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|Title: ||Integration of low-cost accelerometers for condition monitoring of wind turbine blades|
|Authors: ||Esu, Ozak O.|
Flint, James A.
Watson, Simon J.
|Keywords: ||Condition monitoring|
Small turbine blades
|Issue Date: ||2013|
|Citation: ||ESU, O.O., FLINT, J.A. and WATSON, S.J., 2013. Integration of low-cost accelerometers for condition monitoring of wind turbine blades. IN: Proceedings of the European Wind Energy Association (EWEA) Annual Event, Vienna, Austria, 4-7- February 2013, 10pp.|
|Abstract: ||Wind turbine blades are structurally composed of different types of materials. Some of which include; wood and/or steel used for constructing the main-spar and glass reinforced plastic (GRP) for building the downwind and upwind sides of the blade. During manufacture and over the operation lifetime of wind turbine blades, they are subject to defects and degradation which can result to deformation/fault occurrence (such as cracks) and subsequent failure. The wide-spread of materials used in their construction makes it difficult for predictions on lifetime health to be made, thus the importance of condition monitoring. Condition monitoring of wind turbines is an effective method for improving the maintenance and subsequent operation of wind turbine systems. In this paper, non-destructive evaluations were conducted using vibration/modal analysis, low-cost MEMS (Micro Electro-Mechanical Systems) accelerometers and signal processing techniques to detect defects and variations in the health of small wind turbine blades. A healthy (new) and an unhealthy (old) Rutland 913 Windcharger blade were tested in a small scale experiment and comparisons were made. Results showed that the presence of a crack and the overall deterioration in the structural health of the old blade increased its modal frequency from that of the new blade and an edge crack decreased the local stiffness of the wind turbine blade. Experiments were conducted on a 4.5m blade to show how the results extend to larger blades. In conclusion, these low-cost accelerometers have the ability to detect high and low blade resonance frequencies and have the potential to be integrated easily either retrofitted externally or embedded in blades at manufacture for condition monitoring at marginal cost.|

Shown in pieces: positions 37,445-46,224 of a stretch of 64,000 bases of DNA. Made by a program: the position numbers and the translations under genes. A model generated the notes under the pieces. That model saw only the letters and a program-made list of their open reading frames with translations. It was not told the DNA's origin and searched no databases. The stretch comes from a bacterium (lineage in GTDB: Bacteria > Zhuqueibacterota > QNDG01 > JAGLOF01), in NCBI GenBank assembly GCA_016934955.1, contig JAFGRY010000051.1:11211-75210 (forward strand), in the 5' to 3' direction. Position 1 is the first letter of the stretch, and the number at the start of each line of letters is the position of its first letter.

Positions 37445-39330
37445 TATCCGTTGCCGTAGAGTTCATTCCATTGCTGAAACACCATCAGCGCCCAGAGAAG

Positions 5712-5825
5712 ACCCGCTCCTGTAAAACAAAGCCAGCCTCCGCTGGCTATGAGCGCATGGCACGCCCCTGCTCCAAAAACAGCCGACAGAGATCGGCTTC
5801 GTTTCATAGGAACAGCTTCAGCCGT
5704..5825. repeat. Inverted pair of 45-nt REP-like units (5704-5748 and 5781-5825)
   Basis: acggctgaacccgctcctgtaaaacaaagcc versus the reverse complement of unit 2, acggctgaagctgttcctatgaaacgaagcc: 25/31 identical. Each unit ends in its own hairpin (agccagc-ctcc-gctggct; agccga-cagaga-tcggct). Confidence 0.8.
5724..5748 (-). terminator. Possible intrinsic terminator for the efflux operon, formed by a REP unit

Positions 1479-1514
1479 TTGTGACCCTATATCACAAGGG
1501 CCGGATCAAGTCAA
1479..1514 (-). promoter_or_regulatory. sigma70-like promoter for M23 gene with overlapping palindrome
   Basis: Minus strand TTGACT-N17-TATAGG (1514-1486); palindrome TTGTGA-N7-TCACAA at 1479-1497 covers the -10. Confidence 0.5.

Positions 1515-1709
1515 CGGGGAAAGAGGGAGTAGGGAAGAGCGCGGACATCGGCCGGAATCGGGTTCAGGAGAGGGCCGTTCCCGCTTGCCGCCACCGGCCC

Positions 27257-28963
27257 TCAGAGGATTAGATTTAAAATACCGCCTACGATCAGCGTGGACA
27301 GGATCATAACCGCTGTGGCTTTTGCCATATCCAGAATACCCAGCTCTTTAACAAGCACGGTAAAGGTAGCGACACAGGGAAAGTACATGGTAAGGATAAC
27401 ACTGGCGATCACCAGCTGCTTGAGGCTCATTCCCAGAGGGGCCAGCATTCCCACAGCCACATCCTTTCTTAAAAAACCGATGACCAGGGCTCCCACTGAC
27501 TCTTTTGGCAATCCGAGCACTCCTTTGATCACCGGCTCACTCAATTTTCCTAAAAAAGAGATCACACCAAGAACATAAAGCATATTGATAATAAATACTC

|Description: ||Closed access. This is a conference paper. The definitive version is available at: http://proceedings.ewea.org/annual2013/allfiles2/918_EWEA2013presentationfinal.pdf|
|Version: ||Accepted for publication|
|Publisher Link: ||http://proceedings.ewea.org/annual2013/allfiles2/918_EWEA2013presentationfinal.pdf|
|Appears in Collections:||Closed Access (Mechanical, Electrical and Manufacturing Engineering)|
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